Persistent global inflation, recessionary pressures, climate change and the emergence of new digital technologies were identified as the main global risks and challenges at the XIV Annual Conference organized by the Central Reserve Bank of Peru (BCRP), The Reinventing Bretton Woods Committee (RBWC) and the Inter-American Development Bank (IDB) in commemoration of the centenary of the BCRP.
The Annual Conference was inaugurated by Julio Velarde, president of the BCRP, Marc Uzan, director of the RBWC, and Eric Parrado, Chief Economist of the IDB. Central bank authorities, representatives of international organizations and the private sector, and renowned academics participated in the debates.
In the first table, the panelists analyzed the challenges of the Central Banks and highlighted that the global economic scenario poses complex monetary policy challenges. The war in Ukraine has prolonged the occurrence of global inflationary pressures, mainly through energy and food prices, which has postponed the return to inflation target ranges in many countries.
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This has prompted the withdrawal of monetary stimuli that were implemented in response to the economic impacts of the pandemic and has increased uncertainty about global economic activity.
In this context of uncertainty in which central banks try to prevent inflationary pressures from affecting medium-term inflation expectations, the calibration of the speed and magnitude of adjustment of monetary policy variables is a complex task.
Participating in the session on the economic consequences of the war in Ukraine were Victoria Nuguer (IDB researcher), Felipe Larraín (Catholic University of Chile), Leonardo Villar (president of the Bank of the Republic of Colombia) and Luis Oganes (JP Morgan), who emphasized the negative impact on global inflation expectations and the deterioration in economic growth forecasts.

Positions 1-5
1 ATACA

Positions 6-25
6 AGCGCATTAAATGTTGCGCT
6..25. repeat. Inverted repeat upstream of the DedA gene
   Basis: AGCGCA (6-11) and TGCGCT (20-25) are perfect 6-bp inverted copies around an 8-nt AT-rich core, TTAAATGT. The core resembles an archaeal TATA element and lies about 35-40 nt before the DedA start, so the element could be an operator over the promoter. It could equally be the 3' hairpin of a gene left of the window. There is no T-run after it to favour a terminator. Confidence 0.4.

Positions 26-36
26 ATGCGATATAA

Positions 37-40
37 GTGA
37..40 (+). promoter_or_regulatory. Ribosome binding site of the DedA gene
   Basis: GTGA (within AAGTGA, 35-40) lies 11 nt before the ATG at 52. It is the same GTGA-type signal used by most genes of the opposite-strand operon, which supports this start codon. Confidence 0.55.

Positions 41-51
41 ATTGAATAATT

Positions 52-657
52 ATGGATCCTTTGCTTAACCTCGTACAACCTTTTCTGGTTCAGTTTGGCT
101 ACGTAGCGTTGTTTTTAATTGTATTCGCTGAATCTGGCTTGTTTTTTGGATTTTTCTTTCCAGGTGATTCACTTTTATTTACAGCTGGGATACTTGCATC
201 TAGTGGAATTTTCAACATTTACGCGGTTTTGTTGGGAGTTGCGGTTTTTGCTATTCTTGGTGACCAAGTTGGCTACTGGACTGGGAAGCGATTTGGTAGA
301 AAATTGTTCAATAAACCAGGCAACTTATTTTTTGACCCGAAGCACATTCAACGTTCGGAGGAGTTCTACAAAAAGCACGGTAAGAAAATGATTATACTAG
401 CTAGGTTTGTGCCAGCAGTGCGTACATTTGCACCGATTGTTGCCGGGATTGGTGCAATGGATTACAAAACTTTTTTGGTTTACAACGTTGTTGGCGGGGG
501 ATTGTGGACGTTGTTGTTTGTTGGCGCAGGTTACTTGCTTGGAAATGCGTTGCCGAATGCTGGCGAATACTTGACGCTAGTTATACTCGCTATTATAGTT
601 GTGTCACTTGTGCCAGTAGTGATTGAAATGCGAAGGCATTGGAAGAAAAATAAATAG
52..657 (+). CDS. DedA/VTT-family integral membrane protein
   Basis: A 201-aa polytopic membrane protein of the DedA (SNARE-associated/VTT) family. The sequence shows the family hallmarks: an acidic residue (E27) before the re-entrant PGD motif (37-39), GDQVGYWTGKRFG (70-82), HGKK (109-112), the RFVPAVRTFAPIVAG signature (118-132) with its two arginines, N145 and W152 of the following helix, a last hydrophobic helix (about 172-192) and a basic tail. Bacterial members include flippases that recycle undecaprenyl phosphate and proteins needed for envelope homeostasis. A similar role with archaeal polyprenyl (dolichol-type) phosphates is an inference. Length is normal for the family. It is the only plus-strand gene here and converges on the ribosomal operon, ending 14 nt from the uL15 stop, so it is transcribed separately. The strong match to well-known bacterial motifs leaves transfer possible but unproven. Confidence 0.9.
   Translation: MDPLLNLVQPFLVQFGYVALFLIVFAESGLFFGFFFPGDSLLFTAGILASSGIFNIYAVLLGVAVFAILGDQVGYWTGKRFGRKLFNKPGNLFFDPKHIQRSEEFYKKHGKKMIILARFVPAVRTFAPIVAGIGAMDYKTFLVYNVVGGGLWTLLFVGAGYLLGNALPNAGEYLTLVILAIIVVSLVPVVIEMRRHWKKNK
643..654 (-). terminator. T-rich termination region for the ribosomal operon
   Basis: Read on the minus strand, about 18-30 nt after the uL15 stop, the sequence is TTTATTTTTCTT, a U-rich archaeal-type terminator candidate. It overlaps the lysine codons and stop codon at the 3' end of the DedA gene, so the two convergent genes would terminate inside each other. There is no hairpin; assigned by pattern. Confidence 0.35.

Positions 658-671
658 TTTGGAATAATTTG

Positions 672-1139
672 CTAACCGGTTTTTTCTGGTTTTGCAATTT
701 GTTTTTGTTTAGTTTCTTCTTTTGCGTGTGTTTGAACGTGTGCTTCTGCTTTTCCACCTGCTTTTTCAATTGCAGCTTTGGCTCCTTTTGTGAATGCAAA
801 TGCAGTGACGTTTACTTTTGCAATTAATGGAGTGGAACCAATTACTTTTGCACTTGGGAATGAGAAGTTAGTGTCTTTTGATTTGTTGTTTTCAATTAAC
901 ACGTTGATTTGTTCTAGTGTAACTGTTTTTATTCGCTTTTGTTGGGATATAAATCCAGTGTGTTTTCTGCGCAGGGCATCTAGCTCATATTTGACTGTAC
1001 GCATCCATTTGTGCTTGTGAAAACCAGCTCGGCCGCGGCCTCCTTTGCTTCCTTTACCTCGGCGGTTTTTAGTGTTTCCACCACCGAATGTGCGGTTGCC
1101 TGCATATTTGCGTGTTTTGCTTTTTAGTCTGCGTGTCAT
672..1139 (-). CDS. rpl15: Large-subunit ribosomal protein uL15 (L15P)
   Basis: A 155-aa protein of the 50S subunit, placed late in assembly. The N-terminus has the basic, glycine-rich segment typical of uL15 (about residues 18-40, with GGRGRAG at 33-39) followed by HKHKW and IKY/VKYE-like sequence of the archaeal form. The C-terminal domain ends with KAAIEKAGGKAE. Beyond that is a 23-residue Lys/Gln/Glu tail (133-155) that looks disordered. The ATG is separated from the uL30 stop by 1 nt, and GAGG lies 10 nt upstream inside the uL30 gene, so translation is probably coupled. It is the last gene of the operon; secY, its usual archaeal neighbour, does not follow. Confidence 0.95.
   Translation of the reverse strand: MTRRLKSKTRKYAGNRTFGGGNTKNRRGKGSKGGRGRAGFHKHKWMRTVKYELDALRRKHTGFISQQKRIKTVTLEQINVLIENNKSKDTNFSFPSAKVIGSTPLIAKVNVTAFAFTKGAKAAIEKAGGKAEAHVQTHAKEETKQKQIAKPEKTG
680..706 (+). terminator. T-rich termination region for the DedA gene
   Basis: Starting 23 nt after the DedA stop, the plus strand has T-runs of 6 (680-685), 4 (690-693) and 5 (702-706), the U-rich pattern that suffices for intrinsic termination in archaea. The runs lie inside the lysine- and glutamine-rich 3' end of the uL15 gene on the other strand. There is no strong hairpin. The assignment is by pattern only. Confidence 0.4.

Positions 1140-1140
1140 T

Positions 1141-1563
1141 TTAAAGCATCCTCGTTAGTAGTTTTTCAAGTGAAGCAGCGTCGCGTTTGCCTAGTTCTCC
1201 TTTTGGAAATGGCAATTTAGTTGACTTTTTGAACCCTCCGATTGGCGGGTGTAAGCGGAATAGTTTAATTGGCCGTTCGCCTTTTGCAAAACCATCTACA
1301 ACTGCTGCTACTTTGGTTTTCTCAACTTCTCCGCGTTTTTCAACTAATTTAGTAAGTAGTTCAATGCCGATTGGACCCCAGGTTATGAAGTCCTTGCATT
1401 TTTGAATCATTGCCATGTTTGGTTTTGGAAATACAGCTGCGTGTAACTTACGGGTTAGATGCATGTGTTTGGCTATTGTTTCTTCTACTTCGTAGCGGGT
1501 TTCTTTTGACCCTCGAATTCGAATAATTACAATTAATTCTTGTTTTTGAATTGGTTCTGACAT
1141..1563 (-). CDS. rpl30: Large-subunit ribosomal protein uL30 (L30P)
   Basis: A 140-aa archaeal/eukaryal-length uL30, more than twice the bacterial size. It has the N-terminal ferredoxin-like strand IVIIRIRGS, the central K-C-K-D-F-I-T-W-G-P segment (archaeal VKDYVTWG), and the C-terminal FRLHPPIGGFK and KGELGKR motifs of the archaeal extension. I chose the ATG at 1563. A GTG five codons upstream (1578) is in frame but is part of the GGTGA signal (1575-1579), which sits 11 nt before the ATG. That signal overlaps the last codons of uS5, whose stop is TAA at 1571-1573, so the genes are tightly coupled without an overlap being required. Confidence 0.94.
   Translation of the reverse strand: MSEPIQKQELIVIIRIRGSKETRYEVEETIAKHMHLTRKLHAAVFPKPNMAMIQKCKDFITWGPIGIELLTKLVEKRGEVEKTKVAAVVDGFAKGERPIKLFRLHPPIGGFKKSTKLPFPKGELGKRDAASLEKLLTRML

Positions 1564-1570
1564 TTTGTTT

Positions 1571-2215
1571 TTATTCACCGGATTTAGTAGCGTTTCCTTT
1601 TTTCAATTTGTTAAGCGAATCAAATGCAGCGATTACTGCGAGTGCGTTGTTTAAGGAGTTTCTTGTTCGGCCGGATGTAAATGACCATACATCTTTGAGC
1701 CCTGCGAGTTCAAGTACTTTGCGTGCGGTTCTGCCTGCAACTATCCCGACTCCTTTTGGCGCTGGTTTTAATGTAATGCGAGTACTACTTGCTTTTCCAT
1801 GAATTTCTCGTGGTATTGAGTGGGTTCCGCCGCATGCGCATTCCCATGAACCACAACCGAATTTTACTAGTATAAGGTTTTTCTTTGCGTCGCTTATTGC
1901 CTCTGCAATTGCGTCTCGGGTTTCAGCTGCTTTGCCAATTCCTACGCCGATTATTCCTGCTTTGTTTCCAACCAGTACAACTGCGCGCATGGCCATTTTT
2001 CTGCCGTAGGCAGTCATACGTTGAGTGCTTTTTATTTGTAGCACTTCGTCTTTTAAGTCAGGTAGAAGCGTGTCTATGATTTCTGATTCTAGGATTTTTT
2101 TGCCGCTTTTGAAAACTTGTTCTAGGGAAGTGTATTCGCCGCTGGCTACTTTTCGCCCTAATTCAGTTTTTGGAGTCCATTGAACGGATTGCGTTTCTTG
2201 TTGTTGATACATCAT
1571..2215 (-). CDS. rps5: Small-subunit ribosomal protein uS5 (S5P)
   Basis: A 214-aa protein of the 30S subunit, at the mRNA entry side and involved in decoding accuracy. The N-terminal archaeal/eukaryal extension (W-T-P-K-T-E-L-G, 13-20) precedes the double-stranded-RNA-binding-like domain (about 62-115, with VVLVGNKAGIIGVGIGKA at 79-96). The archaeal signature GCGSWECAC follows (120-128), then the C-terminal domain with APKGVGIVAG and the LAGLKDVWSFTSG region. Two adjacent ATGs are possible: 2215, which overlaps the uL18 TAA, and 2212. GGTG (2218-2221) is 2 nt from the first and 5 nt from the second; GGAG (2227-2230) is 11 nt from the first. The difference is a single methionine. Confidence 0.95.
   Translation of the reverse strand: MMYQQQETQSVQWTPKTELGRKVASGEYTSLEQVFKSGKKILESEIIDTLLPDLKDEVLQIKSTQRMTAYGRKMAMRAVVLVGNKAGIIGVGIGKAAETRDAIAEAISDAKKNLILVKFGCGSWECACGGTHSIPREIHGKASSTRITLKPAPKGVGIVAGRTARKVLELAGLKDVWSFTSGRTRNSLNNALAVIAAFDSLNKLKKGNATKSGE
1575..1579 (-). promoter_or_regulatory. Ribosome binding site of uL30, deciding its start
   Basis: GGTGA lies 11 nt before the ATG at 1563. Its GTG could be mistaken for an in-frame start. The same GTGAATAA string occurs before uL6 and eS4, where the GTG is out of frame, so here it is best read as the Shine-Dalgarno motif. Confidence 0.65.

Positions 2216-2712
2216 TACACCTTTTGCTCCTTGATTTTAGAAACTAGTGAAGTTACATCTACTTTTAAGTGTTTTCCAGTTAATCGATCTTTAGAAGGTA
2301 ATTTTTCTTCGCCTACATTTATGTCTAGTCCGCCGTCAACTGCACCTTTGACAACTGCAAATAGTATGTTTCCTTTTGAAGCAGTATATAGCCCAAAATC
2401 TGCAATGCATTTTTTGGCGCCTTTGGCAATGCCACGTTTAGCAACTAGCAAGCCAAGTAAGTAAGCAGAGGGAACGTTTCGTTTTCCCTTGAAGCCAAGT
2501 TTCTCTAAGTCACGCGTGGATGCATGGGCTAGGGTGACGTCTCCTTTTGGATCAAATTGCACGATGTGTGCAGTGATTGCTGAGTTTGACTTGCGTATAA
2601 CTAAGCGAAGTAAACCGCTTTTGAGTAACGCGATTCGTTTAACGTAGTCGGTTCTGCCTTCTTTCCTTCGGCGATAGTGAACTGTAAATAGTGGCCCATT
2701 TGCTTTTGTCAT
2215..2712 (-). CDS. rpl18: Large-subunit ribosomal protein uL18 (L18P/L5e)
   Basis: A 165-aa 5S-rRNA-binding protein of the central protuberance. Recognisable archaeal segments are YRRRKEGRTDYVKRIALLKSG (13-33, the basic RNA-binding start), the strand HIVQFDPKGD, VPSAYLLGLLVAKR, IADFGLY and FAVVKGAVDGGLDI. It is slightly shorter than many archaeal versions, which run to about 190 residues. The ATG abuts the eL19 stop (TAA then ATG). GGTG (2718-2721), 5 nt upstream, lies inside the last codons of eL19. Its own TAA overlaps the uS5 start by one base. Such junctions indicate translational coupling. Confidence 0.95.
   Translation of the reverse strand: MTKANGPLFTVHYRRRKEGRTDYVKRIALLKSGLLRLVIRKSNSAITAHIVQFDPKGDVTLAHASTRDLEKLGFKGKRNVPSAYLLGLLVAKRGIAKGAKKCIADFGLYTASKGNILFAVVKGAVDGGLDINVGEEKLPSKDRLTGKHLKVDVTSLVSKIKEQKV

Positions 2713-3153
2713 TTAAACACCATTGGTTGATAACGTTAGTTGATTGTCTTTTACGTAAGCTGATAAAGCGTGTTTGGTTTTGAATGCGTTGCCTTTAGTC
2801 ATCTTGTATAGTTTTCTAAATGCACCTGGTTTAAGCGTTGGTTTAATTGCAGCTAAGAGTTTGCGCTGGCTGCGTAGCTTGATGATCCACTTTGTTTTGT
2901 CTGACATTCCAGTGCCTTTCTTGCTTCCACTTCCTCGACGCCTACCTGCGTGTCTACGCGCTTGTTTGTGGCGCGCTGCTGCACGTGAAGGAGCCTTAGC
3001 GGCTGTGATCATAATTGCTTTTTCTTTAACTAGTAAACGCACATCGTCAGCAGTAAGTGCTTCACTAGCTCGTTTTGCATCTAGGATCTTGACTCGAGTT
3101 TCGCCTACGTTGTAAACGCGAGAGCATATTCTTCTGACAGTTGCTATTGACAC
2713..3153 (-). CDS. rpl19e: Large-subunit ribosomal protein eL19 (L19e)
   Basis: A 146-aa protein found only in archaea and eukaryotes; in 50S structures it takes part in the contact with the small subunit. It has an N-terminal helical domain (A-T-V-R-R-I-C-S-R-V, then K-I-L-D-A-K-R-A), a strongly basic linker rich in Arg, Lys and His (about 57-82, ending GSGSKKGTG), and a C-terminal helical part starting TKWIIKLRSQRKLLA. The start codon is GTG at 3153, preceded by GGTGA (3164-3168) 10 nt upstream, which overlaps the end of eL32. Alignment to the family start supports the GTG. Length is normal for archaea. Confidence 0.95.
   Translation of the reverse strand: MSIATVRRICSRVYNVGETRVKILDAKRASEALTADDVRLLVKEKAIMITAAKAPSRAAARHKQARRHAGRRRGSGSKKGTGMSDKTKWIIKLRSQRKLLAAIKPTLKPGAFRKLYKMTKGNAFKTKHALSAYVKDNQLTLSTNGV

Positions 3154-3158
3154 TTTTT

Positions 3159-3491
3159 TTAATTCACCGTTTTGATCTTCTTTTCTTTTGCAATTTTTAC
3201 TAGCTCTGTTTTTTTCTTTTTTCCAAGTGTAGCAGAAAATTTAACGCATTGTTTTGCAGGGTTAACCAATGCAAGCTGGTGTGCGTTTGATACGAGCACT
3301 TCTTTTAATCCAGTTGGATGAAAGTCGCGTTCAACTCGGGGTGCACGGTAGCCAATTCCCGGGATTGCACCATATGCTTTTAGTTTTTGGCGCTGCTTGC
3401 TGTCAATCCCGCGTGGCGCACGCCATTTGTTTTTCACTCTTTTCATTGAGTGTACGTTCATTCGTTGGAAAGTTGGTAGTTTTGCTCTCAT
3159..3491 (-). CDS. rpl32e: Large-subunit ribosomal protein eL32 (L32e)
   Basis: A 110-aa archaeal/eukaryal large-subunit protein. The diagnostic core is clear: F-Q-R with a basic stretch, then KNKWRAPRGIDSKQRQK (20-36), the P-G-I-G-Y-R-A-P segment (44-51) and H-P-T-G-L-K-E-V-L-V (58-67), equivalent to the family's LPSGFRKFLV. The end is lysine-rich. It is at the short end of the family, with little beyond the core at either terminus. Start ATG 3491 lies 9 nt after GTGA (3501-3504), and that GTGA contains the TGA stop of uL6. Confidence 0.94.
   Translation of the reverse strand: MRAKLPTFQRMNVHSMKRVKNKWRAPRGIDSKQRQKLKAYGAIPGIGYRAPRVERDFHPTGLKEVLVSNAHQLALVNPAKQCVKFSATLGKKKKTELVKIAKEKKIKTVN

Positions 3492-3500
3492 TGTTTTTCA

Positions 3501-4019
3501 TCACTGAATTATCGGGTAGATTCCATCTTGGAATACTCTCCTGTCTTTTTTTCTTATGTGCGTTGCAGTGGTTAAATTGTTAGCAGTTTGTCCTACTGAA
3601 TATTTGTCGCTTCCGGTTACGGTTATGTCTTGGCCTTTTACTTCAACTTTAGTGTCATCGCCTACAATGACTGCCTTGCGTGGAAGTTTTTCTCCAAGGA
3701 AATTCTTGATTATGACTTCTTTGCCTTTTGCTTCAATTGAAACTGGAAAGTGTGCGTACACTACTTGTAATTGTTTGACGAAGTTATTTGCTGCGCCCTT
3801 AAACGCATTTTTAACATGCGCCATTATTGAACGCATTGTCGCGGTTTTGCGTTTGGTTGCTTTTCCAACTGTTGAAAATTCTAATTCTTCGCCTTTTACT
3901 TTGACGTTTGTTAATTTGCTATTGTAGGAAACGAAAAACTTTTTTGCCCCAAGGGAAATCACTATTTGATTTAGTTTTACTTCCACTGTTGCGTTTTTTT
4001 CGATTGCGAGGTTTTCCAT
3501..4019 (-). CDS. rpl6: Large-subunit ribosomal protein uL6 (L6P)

They pointed out that to mitigate this impact, monetary policy should focus on reducing inflationary pressures and governments should direct support measures to the most vulnerable segments of the population. In the case of public policies, they agreed that public spending on social support must be more efficient so as not to interrupt the process of consolidating fiscal accounts.
Digital currencies and climate change
In the session on digital currencies issued by central banks (CBDC), Rossana Costa (president of the Central Bank of Chile), Barry Eichengreen (Berkeley University), Paul Castillo (manager of Monetary Operations and Financial Stability of the BCRP) and Ousmène participated. Mandeng (advisor to the technology firm Accenture).
The speakers commented that initiatives to issue CBDCs seek to promote financial inclusion and strengthen the efficiency and resilience of payment systems, but there is no evidence that a CBDC is the best policy response to the challenges facing payment systems.
In the last session, Marsha Caddle (The Bold Centre, Barbados), Livio Stracca (European Central Bank, ECB) and Ananthakrishnan Prasad (Director of the IMF Climate Change Unit) discussed the implications of climate change for financial stability.
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The speakers explained that there are two risks associated with climate change: the physical destruction caused by natural disasters and the impact of the transition to a low-emissions economy on the level of economic activity.
On this last point, they pointed out that policy makers should consider that an accelerated transition reduces physical risk, but increases the burden on the financial sector, as well as the economic costs of the transition.
The exhibitors expressed the importance of the participation of central banks in climate change issues in the areas of risk assessment, disclosure of information, development of stress tests and transparent regulation for “green investments”.
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